While at Cafe Pergolesi, yesterday, I overheard an extended discussion between two UCSC students discussing the legality of searches and seizures at schools. Being a deputy, I am somewhat familiar with Juveniles and the law. But I find that it is often unclear how deputies are supposed to deal with minors on school grounds. I have heard some deputies say that they need have only reasonable suspicion to conduct a search of a student on school grounds. That is flat out wrong!
Case Law has made several things clear:
1.) The Supreme Court has affirmed that minors have 4th amendment protections
2.) Schools, especially public schools, are not “special places” where the 4th amendment does not apply. The Court stated in Tinker v. Des Moines Ind. School District, 393 US 503, 506 (1969), “It can hardly be argued that either students or teachers shed their constitutional rights of freedom of speech or expression at the school house gate.”
3.) Per New Jersey v. T.L.O. 469 US 325 (1984), Public school employees are “creatures” of the State, and therefore they are subject to the 4th Amendments restrictions on search and siezure. If you are a student at a private school you are SOL, and your reasonable expectations to privacy are diminished and, further, private school employees are not “the State” and therefore the fruits of their search, so long as not coerced by law enforcement, are not subject to 4th amendment restrictions.
4.) Public school employees do not need search warrants to conduct searches of students
5.) Lockers and other jointly possessed spaces and property are searchable and seizable by public school employees as students do not have a reasonable expectation to privacy.
6.) The needs to maintain order, discipline, and safety in schools lowers the bar for searches. In most cases, teachers and administrators will only need reasonable suspicion that a crime has occurred to initiate a search (outlined in New Jersey v. T.L.O., 469 U.S. 325 (1985) and public safety searches have been upheld in several lower court rulings, Williams,
1991; Widener, 1992; Cornfield, 1992; Dukes, 1992). In re Alexander B. (1990), allows for group suspicion to legitimate searches where public safety is at risk. In this case, “someone” in a group was alleged to have a gun on school grounds. This justified a search of the whole group to locate the gun, even though no individualized suspicion existed.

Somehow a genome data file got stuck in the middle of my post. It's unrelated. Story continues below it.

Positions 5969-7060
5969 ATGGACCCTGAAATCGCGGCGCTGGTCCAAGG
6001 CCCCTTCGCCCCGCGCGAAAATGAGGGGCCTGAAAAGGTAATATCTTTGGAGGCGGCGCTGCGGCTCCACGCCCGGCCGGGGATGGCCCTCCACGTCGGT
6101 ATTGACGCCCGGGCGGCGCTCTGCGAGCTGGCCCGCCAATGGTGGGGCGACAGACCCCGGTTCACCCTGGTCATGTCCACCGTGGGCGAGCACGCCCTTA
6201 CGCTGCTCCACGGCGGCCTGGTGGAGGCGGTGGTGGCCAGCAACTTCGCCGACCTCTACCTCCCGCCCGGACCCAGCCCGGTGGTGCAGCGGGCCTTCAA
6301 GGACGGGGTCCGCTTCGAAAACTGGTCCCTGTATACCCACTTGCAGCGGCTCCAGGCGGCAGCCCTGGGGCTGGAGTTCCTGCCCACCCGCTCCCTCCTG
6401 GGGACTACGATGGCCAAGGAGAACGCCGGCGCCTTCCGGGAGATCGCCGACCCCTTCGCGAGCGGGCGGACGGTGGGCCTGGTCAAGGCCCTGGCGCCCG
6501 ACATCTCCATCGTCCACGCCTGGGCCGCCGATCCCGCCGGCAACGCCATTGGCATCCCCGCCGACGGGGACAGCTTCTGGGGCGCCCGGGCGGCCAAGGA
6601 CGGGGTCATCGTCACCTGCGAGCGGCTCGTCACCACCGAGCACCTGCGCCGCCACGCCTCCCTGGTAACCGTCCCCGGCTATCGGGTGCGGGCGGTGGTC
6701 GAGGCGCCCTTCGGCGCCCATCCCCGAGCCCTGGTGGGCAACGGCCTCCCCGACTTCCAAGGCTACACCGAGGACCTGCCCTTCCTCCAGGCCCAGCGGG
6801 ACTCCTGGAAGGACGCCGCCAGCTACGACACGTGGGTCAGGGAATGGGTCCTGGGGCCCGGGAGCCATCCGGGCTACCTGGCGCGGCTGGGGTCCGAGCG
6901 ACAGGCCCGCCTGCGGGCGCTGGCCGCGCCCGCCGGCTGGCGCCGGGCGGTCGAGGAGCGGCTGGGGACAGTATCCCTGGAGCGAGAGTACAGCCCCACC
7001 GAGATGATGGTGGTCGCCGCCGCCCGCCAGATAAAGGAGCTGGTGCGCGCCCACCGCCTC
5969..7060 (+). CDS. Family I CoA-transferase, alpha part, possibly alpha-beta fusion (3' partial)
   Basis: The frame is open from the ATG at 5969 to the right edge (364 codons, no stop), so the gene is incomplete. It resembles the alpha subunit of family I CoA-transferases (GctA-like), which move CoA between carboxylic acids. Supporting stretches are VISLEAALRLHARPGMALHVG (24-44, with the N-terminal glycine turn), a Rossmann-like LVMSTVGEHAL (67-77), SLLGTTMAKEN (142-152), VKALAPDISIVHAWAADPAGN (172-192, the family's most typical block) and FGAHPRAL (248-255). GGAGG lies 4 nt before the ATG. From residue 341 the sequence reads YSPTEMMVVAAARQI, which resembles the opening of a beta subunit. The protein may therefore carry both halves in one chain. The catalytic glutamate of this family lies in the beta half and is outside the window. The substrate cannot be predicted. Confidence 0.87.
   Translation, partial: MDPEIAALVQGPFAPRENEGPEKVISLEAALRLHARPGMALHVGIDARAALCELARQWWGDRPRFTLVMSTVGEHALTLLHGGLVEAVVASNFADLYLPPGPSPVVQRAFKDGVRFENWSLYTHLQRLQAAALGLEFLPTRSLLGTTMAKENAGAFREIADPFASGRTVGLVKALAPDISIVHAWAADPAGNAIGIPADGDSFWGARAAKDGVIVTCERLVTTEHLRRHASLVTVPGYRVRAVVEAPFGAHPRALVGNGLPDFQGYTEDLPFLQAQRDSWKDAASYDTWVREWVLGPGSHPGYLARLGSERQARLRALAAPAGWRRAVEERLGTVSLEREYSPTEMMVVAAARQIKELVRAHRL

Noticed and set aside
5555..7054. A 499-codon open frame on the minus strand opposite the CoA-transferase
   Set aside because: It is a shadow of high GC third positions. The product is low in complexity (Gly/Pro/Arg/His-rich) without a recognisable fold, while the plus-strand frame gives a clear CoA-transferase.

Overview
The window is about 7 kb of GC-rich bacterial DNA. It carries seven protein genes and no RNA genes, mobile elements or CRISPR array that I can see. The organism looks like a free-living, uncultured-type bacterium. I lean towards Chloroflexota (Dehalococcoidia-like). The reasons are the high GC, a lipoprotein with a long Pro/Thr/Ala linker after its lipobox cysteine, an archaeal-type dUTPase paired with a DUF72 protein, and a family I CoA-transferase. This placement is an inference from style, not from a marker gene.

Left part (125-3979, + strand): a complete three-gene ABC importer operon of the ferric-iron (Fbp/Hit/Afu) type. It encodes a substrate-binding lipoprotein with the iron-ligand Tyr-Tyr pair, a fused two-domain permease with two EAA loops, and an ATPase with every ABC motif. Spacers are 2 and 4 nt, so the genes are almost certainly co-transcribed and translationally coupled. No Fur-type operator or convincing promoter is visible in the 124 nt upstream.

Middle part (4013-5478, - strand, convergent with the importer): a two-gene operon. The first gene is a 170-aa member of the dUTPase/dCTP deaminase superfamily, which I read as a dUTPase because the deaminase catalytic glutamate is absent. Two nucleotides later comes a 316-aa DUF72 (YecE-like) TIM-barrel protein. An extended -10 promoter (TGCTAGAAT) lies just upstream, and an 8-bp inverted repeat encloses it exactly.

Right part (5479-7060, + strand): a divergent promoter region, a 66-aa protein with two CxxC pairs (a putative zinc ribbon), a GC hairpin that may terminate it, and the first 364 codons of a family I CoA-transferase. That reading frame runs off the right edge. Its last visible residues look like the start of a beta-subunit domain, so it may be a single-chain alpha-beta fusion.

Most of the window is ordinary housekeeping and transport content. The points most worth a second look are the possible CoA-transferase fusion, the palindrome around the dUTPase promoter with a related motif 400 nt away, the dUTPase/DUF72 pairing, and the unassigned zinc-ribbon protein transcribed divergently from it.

Because schools have the need to maintain order in their setting, school officials need not obtain a warrant before searching a student. They also need not be held to the “probable cause” requirement to search. The legality of a student search should depend on reasonableness. Determining the reasonableness of any search involves determining whether or not the search was justified. There needs to be reasonable evidence that the student is, or will be violating school rules, or the law.
The bottom line is the “Gault Rule” which states that the rights of one bow to the safety of the group.
7.) Searches by public school employees are limited in their scope. They must be reasonable and congruent with the reasonable suspicion that led to the search, unless, in the course of a reasonable search, new evidence comes to light.
8.) Per Essex (2003), when public school officials are acting “in loco parentis” they may search even when only reasonable suspicion exists.
9.) When LAW ENFORCEMENT is involved in a search the PROBABLE CAUSE standard MUST be used. School Resources Officers are POLICE and not Public School Employees. Therefore the 4th Amendment demand for probable cause fully applies.
10.) Public School Employees do not need to Mirandize students. Miranda applies only when law enforcement is conducting interrogations in custodial environments. If a police officer is present during a public school employees interview or interrogation and is an observer ONLY, Miranda does not apply.
11.) A point of clarificaiton, according to the North Carolina Court of Appeals, In the Matter of D.D., 554 S.E. 2d 346 (North Carolina 2001), when the police work in conjunction with a school investigation, and are not conducting their own independent investigation, the case law from T.L.O. applies,
” [a] police investigation that includes the search of a public school student, when the search is initiated by the police and conducted by police, usually lacks the commonality of interests existing between teachers and students. But when school officials, who are responsible for the welfare and education of all the students within the campus, initiate an investigation and conduct it on school grounds in conjunction with the police, the school has brought the police into the school-student relationship.”
Of course, all of this begs the question of why we conceptualize a different legal theory at all for children? Why should children be treated any differently than adults? Why make the distinction, law, between children and adults, for without this distinction, it is unlikely that there would be any case law at all regulating search and seizure at schools. Invariably, we have to look to the early 20th century when new categories of “childhood” and attendant concepts such as “dependence,” “neglect,” and “delinquency” came into being. Similarly, compulsory education and other progressive institutions of the time, are pat of the story as well that leads to the development of a separate “juvenile justice system” (e.g. in CA, youth probation and the California Youth Authority).